In my younger years (of which I have increasingly more and more … TIME, SERIOUSLY, CUT IT OUT) I often dreamed of spending New Year’s Eve in Times Square. I’d be huddled alongside the masses, and it would be cold and clear and wonderful. The ball would drop, the crowd would cheer, and I’d have someone to kiss.
But as the years passed, and I actually spent some time in Manhattan, I realized that my dream New Year’s Eve, much like my girlhood vow to marry Charlie Sheen*, could not stand the test of time.
This year, we found ourselves in Jersey at the end of December, and we were contemplating going into the city for a few days. We had different agendas: some of us wanted to shop (okay, fine. It was me), some of us wanted to eat cupcakes (also me), but we all agreed on one point – we had to get out of the city by New Year’s Eve. Because it was going to be a madhouse.
And boy, were we right.
The city was packed. Uptown, downtown, side streets, alleys. Every lobby of every hotel was mobbed, ever restaurant crowded, every show sold-out.
Before we left town on the night of the 30th, I glanced at some fliers our hotel was distributing, with tips about the festivities for New Years’ Eve. Apparently the NYPD was setting up “holding pens” in Times Square for those who wanted to participate in the festivities. They recommended you arrive before 4pm, pile into the pens, and … wait for midnight. Supposedly folks were there starting at dawn.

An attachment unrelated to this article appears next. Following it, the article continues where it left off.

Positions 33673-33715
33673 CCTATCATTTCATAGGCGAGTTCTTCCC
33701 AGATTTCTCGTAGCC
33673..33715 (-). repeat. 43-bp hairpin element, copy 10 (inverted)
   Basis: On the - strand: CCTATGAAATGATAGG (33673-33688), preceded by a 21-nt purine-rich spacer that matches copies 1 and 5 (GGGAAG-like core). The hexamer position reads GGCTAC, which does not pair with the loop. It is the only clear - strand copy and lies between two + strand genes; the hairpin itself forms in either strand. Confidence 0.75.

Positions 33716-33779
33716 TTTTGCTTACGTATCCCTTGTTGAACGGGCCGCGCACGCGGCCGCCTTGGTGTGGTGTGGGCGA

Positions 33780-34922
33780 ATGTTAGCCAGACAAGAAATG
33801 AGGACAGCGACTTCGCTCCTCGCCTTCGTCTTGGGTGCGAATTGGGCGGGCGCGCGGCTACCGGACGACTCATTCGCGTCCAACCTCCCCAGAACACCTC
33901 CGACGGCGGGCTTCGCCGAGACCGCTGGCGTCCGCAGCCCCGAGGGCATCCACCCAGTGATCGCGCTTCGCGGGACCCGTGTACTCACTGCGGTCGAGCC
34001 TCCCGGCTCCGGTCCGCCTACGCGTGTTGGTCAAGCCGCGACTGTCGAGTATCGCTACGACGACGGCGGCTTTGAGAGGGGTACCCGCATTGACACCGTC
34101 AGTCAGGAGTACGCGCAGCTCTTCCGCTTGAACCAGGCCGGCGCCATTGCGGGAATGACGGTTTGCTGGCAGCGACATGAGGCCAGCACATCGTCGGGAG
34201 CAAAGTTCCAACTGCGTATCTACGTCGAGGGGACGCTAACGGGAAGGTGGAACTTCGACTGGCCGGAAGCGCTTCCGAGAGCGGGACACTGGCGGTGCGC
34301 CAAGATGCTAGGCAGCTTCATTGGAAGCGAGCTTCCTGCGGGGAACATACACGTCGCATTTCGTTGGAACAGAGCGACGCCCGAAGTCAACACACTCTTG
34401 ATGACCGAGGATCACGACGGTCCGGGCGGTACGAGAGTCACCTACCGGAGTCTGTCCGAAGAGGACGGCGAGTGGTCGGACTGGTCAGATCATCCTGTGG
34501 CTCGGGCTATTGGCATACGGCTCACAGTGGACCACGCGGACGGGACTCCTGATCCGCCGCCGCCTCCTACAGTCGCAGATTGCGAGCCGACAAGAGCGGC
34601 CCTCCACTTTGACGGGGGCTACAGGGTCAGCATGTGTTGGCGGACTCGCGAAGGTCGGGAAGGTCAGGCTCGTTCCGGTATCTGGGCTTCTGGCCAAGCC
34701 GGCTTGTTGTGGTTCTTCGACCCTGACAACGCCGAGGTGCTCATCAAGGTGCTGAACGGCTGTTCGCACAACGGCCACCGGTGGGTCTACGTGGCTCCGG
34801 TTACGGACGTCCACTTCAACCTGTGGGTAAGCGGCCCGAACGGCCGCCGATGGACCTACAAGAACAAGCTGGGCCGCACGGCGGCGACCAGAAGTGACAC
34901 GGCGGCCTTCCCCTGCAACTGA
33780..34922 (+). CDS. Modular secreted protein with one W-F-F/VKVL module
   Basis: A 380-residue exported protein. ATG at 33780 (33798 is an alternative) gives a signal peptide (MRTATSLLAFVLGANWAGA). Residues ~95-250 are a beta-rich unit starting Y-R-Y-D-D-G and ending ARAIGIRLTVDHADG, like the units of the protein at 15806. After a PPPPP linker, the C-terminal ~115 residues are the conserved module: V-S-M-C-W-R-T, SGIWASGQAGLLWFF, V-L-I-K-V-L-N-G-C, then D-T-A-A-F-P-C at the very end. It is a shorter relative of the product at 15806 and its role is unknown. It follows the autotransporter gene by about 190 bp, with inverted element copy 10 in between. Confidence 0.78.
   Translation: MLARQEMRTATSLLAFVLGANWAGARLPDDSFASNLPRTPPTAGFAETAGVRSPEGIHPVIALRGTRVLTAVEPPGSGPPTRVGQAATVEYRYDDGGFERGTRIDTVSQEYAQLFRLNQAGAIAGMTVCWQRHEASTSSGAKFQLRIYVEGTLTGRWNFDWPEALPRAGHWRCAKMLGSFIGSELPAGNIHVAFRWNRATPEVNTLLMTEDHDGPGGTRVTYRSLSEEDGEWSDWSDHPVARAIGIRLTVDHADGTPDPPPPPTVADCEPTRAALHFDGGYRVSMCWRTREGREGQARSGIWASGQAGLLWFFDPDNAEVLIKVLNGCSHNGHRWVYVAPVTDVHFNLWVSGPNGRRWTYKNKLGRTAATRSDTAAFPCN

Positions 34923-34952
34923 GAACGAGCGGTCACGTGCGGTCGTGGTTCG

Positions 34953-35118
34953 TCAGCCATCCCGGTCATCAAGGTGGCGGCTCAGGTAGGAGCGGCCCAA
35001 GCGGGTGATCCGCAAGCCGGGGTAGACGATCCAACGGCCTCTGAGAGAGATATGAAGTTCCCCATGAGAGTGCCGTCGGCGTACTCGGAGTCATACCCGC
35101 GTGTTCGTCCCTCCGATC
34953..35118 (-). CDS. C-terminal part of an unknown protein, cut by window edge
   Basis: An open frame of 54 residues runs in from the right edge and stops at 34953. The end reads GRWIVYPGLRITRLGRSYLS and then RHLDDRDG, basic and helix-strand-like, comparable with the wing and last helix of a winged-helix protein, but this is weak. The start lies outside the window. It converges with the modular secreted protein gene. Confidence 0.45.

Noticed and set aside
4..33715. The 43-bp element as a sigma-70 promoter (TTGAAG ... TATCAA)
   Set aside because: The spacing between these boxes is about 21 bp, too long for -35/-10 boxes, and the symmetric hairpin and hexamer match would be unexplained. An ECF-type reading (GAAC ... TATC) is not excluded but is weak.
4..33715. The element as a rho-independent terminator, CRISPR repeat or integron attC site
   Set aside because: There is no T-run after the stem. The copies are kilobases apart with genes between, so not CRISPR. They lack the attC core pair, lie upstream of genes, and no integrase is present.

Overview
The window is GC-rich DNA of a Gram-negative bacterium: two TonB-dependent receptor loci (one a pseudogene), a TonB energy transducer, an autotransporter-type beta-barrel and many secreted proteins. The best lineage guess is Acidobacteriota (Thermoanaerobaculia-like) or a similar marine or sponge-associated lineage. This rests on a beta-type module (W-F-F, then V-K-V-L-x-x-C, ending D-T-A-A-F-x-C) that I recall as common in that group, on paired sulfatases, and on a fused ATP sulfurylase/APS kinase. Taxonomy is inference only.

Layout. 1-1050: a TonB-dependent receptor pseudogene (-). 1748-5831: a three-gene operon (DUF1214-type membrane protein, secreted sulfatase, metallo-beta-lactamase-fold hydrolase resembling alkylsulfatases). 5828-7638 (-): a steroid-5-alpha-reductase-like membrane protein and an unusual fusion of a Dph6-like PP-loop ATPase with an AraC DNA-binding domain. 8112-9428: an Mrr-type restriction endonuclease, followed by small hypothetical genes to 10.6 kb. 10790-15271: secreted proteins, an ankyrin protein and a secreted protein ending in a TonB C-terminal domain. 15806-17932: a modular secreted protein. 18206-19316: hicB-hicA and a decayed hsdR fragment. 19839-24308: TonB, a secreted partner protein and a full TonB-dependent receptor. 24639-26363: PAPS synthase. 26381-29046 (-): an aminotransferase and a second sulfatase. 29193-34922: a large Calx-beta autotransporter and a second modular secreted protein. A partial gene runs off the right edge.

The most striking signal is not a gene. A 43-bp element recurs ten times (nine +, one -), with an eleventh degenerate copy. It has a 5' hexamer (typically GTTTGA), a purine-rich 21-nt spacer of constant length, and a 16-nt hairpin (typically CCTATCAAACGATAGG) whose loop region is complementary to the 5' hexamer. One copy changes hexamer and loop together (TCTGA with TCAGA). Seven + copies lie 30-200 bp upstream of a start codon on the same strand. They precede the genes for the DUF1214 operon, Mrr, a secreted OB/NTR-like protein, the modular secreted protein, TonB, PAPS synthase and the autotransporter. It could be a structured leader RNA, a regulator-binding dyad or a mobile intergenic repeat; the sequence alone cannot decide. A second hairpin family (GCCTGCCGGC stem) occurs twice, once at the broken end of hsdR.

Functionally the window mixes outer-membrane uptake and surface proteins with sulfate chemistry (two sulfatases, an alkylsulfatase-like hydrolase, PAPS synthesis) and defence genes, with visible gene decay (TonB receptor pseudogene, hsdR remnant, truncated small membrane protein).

“Gah,” I told Rand. “That sounds so boring. And I hate port-o-potties.”
At which point my husband politely informed me that there were no port-o-potties. The people waiting in the pens would have to stay there for at least 8 hours, with no access to bathrooms.
And that was when I learned something alarming and somewhat unbelievable. Apparently a lot of the Times Square revelers that you see on television? They are wearing adult diapers. VOLUNTARILY.
Let’s recap: a group of young people with (presumably) perfectly functioning bladders were standing out in the cold wearing adult-sized diapers, all so they could watch Cee Lo Green butcher a John Lennon song, along with thousands of like-minded idiots. I fear for the future, as should you.
We, instead, stayed in Jersey. We made dinner, drank some wine, had access to a bathroom whenever we needed it, and went to bed at a reasonable hour.
No, we weren’t in Times Square. We weren’t even in New York. And it wasn’t particularly cold or clear. But the ball dropped, and at midnight, I had someone to kiss. And if I squinted, he almost looked like Charlie Sheen of years ago – before all that winning nonsense ruined his face.
Plus, I wasn’t wearing a diaper, so there’s that.
*I was eight. Don’t judge. It’s not like you made great decisions when you were eight, either.